by Lauren Orsini,
Denki-gai No Honya-san has a lot of material to tap for humor. There's the Umahone bookstore where everyone works, which sells manga of an often questionable nature. There are plenty of seasonal events and activities and most interestingly, there are three burgeoning relationships full of potential for misunderstandings and sexual tension. However, most episodes center on one reliable source for comedy: embarrassing the characters as much as possible. This one was no different, focusing on Sensei's struggles, insecurities, and flaws until I was embarrassed for her too.
Not a moment of work got done at the bookstore this week. Everyone was too busy helping out with Sensei's manga deadline. It's been pointed out before that Sensei isn't the model manga artist we see so often in anime like Bakuman and Gekkan Shoujo Nozaki-Kun—a hardworking, stoic character who meets every deadline at the sacrifice of sleep and without complaint. No, Sensei is a big baby prone to tantrums in her fatigue. Even the best support system won't help someone who can't help herself, which is why this episode made Sensei and her love interest and manga assistant, Umi-kun, even more compatible than before. Instead of babying her, he's harsh, and yet it doesn't come across as cruelty, only as encouragement for Sensei to become the strong woman Umi already sees in her. Too many anime portray exciting but unhealthy relationships. The romantic relationships in Denki-gai are far better models for how to treat the people you love.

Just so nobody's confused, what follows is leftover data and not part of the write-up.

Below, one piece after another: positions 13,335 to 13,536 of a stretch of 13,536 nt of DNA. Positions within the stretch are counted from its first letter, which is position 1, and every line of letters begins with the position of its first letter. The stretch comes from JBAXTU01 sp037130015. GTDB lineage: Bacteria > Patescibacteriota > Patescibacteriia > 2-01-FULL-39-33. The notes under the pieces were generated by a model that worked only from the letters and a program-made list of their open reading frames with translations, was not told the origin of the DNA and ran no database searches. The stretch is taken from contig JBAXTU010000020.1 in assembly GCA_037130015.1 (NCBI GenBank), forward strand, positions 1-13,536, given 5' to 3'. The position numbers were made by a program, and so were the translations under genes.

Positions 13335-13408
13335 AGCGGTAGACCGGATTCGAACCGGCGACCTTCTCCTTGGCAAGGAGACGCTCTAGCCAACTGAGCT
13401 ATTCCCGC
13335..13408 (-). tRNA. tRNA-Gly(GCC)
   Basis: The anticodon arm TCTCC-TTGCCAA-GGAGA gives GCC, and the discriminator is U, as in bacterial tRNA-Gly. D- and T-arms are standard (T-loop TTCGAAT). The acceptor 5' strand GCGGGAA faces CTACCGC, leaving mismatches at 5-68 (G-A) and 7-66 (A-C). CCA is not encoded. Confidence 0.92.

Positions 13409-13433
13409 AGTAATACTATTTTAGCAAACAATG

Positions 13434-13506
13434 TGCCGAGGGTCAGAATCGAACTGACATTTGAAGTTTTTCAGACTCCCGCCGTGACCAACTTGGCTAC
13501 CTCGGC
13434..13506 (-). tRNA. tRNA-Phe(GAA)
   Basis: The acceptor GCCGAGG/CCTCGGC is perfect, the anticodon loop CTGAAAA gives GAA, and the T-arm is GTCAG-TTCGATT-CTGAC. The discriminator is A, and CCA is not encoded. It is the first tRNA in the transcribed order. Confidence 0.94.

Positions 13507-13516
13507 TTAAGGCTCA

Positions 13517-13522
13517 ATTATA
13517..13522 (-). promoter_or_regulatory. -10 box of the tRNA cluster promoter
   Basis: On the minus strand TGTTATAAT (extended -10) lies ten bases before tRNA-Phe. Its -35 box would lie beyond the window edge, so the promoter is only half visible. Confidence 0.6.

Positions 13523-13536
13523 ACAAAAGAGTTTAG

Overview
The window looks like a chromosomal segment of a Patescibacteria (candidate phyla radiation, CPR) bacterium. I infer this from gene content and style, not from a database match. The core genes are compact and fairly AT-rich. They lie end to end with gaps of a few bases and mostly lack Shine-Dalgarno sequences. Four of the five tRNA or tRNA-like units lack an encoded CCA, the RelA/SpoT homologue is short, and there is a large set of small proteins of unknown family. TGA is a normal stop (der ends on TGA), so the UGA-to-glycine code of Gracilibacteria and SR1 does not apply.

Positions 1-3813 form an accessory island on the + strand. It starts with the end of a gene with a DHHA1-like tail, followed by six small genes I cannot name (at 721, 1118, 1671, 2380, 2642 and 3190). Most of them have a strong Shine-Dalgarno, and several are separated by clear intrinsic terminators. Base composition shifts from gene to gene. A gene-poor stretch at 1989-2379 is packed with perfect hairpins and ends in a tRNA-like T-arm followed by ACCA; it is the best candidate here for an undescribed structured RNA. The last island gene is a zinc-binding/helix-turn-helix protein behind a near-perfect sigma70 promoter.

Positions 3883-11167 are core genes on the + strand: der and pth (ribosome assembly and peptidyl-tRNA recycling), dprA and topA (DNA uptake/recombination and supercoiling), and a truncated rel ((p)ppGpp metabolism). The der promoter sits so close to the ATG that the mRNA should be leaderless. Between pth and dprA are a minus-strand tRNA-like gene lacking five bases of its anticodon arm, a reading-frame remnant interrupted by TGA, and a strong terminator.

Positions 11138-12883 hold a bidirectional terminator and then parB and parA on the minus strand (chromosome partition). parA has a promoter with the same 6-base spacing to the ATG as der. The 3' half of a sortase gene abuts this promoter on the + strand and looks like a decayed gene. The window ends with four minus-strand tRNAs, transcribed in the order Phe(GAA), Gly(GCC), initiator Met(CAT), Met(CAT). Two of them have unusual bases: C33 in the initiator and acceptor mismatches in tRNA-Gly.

The friendships, on the other hand, could use a little work.
As usual, Denki-gai is split into two barely-related stories. In part two, Sensei is strapped to a chair and forced to watch security footage—with the Director's commentary—of her two nights staying over at the bookstore against his rules. All right, that wasn't such a smart decision on Sensei's part, but the prolonged embarrassment that constitutes this joke made it a needlessly uncomfortable experience. As the footage shows Sensei cooking poorly, eating too often, and wiping her body with a moist towelette in lieu of a shower, the Director's voice-over becomes exploitative. At first it's funny to lovingly make fun of a character, but as Sensei began to squirm, I found my laughter becoming that of discomfort rather than enjoyment. The same joke—“Sensei is unladylike and unhygienic”—continued for half an episode, which is far too long. Who isn't guilty of some of Sensei's transgressions?
As always, Denki-gai shines most strongly during the ensemble scenes when the entire cast works and plays together. Sensei's friends aren't very good at making manga, but their devotion to the task at hand is enough to compensate. When disaster strikes, the waterworks turn on with a vengeance, once again reminding us that if Denki-gai is making a joke, it's almost certainly at another character's expense, and somebody is bound to start crying.
Denkigai no Honya-san is currently streaming on Crunchyroll.
Lauren writes about anime and journalism at Otaku Journalist.
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